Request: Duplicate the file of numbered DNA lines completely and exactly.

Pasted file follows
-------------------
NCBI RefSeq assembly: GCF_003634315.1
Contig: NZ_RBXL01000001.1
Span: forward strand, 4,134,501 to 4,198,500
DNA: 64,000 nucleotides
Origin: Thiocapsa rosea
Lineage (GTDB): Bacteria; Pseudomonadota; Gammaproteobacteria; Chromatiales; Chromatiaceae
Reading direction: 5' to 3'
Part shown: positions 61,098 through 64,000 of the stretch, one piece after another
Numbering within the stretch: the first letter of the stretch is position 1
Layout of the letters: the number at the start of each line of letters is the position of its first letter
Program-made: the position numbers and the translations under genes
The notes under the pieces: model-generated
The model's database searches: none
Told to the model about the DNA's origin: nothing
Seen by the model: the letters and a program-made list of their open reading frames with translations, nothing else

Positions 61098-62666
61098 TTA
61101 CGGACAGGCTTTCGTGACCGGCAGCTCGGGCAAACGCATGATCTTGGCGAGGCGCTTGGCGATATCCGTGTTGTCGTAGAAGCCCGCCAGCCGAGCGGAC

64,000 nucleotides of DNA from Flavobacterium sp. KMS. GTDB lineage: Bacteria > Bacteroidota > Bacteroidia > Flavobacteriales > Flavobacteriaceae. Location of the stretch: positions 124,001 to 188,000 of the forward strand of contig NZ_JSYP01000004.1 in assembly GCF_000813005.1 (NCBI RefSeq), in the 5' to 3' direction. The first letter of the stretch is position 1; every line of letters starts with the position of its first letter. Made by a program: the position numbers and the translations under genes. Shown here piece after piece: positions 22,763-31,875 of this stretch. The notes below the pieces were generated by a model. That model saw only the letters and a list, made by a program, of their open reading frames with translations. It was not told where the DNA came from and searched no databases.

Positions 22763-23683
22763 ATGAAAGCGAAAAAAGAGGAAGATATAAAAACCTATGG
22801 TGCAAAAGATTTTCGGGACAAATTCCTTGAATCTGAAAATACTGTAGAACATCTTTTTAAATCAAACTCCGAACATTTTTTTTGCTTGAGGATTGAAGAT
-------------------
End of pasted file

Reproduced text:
NCBI RefSeq assembly: GCF_003634315.1
Contig: NZ_RBXL01000001.1
Span: forward strand, 4,134,501 to 4,198,500
DNA: 64,000 nucleotides
Origin: Thiocapsa rosea
Lineage (GTDB): Bacteria; Pseudomonadota; Gammaproteobacteria; Chromatiales; Chromatiaceae
Reading direction: 5' to 3'
Part shown: positions 61,098 through 64,000 of the stretch, one piece after another
Numbering within the stretch: the first letter of the stretch is position 1
Layout of the letters: the number at the start of each line of letters is the position of its first letter
Program-made: the position numbers and the translations under genes
The notes under the pieces: model-generated
The model's database searches: none
Told to the model about the DNA's origin: nothing
Seen by the model: the letters and a program-made list of their open reading frames with translations, nothing else

Positions 61098-62666
61098 TTA
61101 CGGACAGGCTTTCGTGACCGGCAGCTCGGGCAAACGCATGATCTTGGCGAGGCGCTTGGCGATATCCGTGTTGTCGTAGAAGCCCGCCAGCCGAGCGGAC

64,000 nucleotides of DNA from Flavobacterium sp. KMS. GTDB lineage: Bacteria > Bacteroidota > Bacteroidia > Flavobacteriales > Flavobacteriaceae. Location of the stretch: positions 124,001 to 188,000 of the forward strand of contig NZ_JSYP01000004.1 in assembly GCF_000813005.1 (NCBI RefSeq), in the 5' to 3' direction. The first letter of the stretch is position 1; every line of letters starts with the position of its first letter. Made by a program: the position numbers and the translations under genes. Shown here piece after piece: positions 22,763-31,875 of this stretch. The notes below the pieces were generated by a model. That model saw only the letters and a list, made by a program, of their open reading frames with translations. It was not told where the DNA came from and searched no databases.

Positions 22763-23683
22763 ATGAAAGCGAAAAAAGAGGAAGATATAAAAACCTATGG
22801 TGCAAAAGATTTTCGGGACAAATTCCTTGAATCTGAAAATACTGTAGAACATCTTTTTAAATCAAACTCCGAACATTTTTTTTGCTTGAGGATTGAAGAT